Jewish family who fought against the rule of Antiochus IV Epiphanes of the Hellenistic Seleucid dynasty, who was succeeded by his infant son, Antiochus V Eupator. The Maccabees founded the Hasmonean royal dynasty and established Jewish independence in the Land of Israel for about one hundred years, from 165 B.C.E. to 63. Their defeat of a much larger power was a remarkable feat. Israel had not known self-governance since 587 B.C.E. The Hasmoneans succeeded in winning back a considerable portion of Solomon's old empire.
They consolidated their power by centralizing authority in Jerusalem and combining the office of king and High Priest. This attracted criticism from some because the Hasmonean's were not descended from Moses' brother, Aaron the first High Priest and from others, especially the Pharisees because they exercised both religious and political authority. The Pharisees favored separation. The Hasmoneans tried to purify Judaism of what they saw as corrupt elements, destroying the Samaritan Temple on Mount Gerizim. However, they favored assimilation of Greek culture which was opposed by groups such as the Essenes, who withdrew to the Dead Sea region where they established a rival priesthood and community of the pure. The dynasty's downfall was caused by rivalry within the family and by the arrival of the Romans. In 63 B.C.E., Pompey brought Israel, generally known as Palestine, under Roman jurisdiction and in 37 B.C.E. the Romans supported Herod the Great's usurping of power. Not until the creation of the modern State of Israel would the Jews again know independence.
It would in fact be those who opposed the dynasty established by the Maccabees, the Pharisees, who enabled post-Biblical Judaism not only to survive but also to flourish after the Temple's destruction in 70C.E. with their focus on the Torah and on personal piety. The example of the Maccabees inspired Jews in their struggle to achieve and to defend the modern state of Israel, inspiring some to use guerrilla tactics against the British, who made little effort during their post World War I administration of Palestine to establish the Jewish homeland as mandated by the League of Nations. Remembering the example of the Maccabees reminded Jews that they did not have to be victims but could also be victors.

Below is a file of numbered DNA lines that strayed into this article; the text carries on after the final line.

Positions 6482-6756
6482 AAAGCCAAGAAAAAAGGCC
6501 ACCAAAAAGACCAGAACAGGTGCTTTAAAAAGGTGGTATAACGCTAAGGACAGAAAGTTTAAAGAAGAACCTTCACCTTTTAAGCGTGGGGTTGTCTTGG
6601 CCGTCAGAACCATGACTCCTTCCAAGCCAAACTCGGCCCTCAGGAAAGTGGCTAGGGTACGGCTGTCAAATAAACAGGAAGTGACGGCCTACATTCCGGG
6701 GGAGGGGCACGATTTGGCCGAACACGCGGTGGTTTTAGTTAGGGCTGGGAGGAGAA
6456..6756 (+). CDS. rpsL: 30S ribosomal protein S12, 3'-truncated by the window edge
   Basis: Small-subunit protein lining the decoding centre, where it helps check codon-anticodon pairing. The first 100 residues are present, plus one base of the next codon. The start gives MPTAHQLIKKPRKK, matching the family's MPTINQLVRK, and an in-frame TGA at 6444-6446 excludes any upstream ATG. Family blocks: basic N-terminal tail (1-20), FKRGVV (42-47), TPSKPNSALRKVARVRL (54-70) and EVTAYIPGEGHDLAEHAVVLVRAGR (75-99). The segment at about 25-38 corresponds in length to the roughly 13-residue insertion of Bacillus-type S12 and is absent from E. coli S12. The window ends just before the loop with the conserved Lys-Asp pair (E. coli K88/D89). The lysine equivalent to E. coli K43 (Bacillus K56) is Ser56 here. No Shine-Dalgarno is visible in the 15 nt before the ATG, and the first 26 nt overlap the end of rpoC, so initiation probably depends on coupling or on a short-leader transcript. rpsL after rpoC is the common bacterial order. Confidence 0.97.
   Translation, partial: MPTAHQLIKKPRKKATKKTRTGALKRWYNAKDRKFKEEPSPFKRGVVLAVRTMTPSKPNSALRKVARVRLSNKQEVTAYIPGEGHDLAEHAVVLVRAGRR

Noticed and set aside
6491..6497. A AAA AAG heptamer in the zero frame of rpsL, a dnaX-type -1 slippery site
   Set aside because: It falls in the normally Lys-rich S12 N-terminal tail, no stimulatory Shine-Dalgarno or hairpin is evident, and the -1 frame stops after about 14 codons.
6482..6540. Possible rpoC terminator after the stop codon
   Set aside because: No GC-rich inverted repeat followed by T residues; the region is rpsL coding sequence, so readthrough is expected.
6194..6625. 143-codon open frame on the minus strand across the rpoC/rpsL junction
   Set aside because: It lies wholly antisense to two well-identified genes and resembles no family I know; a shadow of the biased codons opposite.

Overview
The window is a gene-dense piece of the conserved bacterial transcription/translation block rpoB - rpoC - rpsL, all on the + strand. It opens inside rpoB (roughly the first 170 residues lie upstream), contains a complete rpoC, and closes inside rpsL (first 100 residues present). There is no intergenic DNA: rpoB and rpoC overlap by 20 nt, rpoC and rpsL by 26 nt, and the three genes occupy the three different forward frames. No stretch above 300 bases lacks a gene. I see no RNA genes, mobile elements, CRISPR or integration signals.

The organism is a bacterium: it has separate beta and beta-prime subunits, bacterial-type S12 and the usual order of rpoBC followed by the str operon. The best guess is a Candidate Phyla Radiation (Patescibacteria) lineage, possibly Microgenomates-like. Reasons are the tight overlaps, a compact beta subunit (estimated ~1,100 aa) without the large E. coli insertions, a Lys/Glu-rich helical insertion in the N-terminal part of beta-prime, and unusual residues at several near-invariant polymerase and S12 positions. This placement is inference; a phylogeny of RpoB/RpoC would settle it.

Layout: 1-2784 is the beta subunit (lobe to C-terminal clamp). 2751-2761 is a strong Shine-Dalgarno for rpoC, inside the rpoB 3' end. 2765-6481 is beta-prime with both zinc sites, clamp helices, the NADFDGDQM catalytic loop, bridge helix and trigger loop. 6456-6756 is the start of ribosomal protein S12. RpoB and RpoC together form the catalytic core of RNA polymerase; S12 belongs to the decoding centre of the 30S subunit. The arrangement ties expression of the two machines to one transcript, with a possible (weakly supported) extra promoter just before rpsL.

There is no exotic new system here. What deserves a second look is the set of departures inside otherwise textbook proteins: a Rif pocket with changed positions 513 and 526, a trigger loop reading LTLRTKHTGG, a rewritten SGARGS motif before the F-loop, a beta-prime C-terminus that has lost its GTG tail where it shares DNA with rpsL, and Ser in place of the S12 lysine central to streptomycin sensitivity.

The biblical books of 1 Maccabees, 2 Maccabees and 4 Maccabees deal with the Maccabean revolt.
In 167 B.C.E., after Antiochus issued decrees in Judea forbidding Jewish religious practice, a rural Jewish priest from Modiin, Mattathias the Hasmonean, sparked the revolt against the Seleucid empire by refusing to worship the Greek gods and slaying the Hellenistic Jew who stepped forward to worship an idol. He and his five sons fled to the wilderness of Judea. After Mattathias' death about one year later, his son Judah Maccabee led an army of Jewish dissidents to victory over the Seleucids. The term Maccabees as used to describe the Judean's army is taken from its actual use as Judah's surname.
The revolt itself involved many individual battles, in which the Maccabean forces gained infamy among the Syrian army for their use of guerrilla tactics. After the victory, the Maccabees entered Jerusalem in triumph and religiously cleansed the Temple, reestablishing traditional Jewish worship there.
Following the re-dedication of the temple, the Maccabees supporters were divided over the question of whether to continue fighting. When the revolt began under the leadership of Mattathias, it was seen as a war for religious freedom to end the oppression of the Seleucids; however, as Maccabees realized how successful they had been many wanted to continue the revolt as a war of national self-determination. This conflict led to the exacerbation of the divide between the Pharisees and Saducees under later Hasmonean monarchs such as Alexander Jannaeus.
Every year Jews celebrate Hanukkah in commemoration of Judah Maccabee's victory over the Seleucids and subsequent miracles.
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